Tuesday, January 20, 2009
The Wrong Man
Planes. New York. Buildings. War.
It didn't make a lot of sense, frankly. I had no frame of reference for what I was being told. I switched on my TV just in time to see the first tower fall.
Mouth agape, comprehension still elusive.
Eventually I arrived at work, and found co-workers huddled around computers streaming radio broadcasts.
"They have no idea what they just woke up," I said.
Turns out, none of us did.
The Presidency of George W. Bush is irrevocably tied to 9/11. At first he spoke with restraint and clarity in response to the attacks, but that only lasted about 24 hours. Then it became apparent that I what feared was actually being contemplated: Pax Americana -- American forces tearing a swath across the globe, making the world "safe."
The irony is that this is exactly the plan that Bush's neo-con advisers had wanted him to follow anyway, even without a 9/11-type tipping point, and this is exactly what bin Laden expected him to do.
Bush believed that he was a man destined to live out a defining moment of greatness, and he threw himself down this ruinous path chasing that moment.
But Bush was never great. Not at anything, except having a famous last name and falling in with people who were willing to exploit it. His moment of destiny was the moment that he became President, thus proving the old adage that anyone could become President, even a party-hopping ex-frat boy drug user who had failed at almost everything he tried.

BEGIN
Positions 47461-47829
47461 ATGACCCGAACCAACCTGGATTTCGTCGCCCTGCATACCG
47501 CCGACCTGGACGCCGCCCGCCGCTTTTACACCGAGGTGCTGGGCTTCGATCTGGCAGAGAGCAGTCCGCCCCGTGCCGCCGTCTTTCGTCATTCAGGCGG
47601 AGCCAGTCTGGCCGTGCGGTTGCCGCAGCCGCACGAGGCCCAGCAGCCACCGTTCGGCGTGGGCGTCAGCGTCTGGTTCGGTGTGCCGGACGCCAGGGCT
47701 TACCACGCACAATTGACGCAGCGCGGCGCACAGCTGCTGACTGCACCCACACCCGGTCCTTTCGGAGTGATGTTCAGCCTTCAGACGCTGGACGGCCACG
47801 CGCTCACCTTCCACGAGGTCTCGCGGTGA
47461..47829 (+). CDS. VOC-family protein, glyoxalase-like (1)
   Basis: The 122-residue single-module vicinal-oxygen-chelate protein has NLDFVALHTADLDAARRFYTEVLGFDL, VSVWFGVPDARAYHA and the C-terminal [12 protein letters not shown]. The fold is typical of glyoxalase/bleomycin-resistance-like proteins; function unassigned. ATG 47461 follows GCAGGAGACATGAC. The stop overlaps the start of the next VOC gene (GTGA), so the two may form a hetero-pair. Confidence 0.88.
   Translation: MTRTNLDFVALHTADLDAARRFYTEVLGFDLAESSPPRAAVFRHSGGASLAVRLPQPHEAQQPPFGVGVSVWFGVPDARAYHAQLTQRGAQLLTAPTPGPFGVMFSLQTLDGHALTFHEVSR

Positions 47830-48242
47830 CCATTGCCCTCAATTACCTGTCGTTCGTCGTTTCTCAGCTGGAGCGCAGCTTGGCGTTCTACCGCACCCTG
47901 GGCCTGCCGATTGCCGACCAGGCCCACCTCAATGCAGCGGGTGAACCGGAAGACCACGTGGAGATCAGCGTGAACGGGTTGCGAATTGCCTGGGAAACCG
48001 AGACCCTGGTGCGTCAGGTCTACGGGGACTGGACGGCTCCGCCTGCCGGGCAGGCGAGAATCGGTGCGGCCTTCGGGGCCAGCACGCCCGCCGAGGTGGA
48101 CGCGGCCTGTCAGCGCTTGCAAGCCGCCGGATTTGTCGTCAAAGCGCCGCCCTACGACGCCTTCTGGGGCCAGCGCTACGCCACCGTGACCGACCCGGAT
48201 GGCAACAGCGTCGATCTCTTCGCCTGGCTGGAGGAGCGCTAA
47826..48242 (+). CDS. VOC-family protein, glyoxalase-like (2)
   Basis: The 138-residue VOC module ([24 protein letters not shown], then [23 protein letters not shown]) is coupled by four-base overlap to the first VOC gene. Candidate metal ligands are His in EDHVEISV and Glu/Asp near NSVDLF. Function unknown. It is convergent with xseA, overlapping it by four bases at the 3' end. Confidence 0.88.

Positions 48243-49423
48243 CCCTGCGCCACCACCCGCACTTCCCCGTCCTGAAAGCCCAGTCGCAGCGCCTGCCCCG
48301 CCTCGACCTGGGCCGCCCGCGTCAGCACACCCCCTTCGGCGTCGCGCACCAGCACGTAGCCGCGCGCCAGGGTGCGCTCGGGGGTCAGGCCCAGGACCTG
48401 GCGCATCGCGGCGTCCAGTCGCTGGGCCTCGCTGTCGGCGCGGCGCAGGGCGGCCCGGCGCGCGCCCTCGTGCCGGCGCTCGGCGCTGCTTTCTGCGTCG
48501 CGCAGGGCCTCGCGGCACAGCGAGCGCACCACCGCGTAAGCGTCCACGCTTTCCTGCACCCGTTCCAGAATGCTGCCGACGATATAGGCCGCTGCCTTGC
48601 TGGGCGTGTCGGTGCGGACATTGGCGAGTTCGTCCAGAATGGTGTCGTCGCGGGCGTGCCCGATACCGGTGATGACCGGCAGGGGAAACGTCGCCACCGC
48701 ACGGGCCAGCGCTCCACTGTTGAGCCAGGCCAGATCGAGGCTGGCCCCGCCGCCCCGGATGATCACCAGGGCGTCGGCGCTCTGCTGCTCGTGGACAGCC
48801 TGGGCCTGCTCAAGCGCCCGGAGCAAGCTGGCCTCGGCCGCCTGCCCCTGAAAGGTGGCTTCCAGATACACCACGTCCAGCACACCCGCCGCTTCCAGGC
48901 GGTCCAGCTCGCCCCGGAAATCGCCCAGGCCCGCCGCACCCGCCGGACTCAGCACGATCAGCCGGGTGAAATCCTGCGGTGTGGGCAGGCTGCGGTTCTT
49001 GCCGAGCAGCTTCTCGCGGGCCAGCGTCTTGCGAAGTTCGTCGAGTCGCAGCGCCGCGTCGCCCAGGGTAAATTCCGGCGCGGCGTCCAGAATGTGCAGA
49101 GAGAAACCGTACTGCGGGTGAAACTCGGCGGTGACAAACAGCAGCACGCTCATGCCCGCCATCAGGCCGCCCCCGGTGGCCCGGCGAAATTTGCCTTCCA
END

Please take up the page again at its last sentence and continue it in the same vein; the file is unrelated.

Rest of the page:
The wrong place, the wrong time. The wrong man.
Pax Americana didn't succeed, mostly because the Neo-Cons, drunk on hubris and their own press clipping, believed they knew better than anyone else. I guess when your invasion of a foreign country is based on lies, soon you actually start believing them. They forgot that the mission was to get bin Laden.
In WW II, it took 2068 days for the Allies to get Hitler. Now after 2688 days, Bush is gone but bin Laden is still out there. A free man.
Those who like Bush perceive him as a strong leader. But he wasn't. He was so weak that he bought into every stupid and destructive idea his clique of Neanderthal advisers whispered into his empty head.
Perhaps his rigidity was mistaken for strength. But sticking to your plan no matter how far reality diverges from your hoped-for reality isn't strength, it's inflexibility. In Bush's case, it was a disastrous liability.
Bush didn't even come through for his constituent base, the people who actually like him and think he's done a good job. He failed the neo-cons, he failed the religious right. He failed everyone.
We all know that this is the century that the American Empire finally falters. Bush pushed that time frame up by at least a generation or two. He praised free market capitalism, but was forced to to use the tools of socialism to save the business elite. He denied there was a need for fuel conservation, and now there's no oil. He denied the need for financial regulation and now there's no economy. He denied that climate change existed, and now there's no time.
So, George, what are you going to do now? Start a new oil company and run that one into the ground too?
Or perhaps you'll be dealing with the creation of your "Presidential" Library. That should be an easy job -- you only read one book of any consequence while you were "President": My Pet Goat.
So long, Bush. And good fucking riddance, too.
1: a person lacking in judgment or prudence
2 a: a retainer formerly kept in great households to provide casual entertainment and commonly dressed in motley with cap, bells, and bauble b: one who is victimized or made to appear foolish : dupe
3 a: a harmlessly deranged person or one lacking in common powers of understanding b: one with a marked propensity or fondness for something (a dancing fool) (a fool for candy)
4: a cold dessert of pureed fruit mixed with whipped cream or custard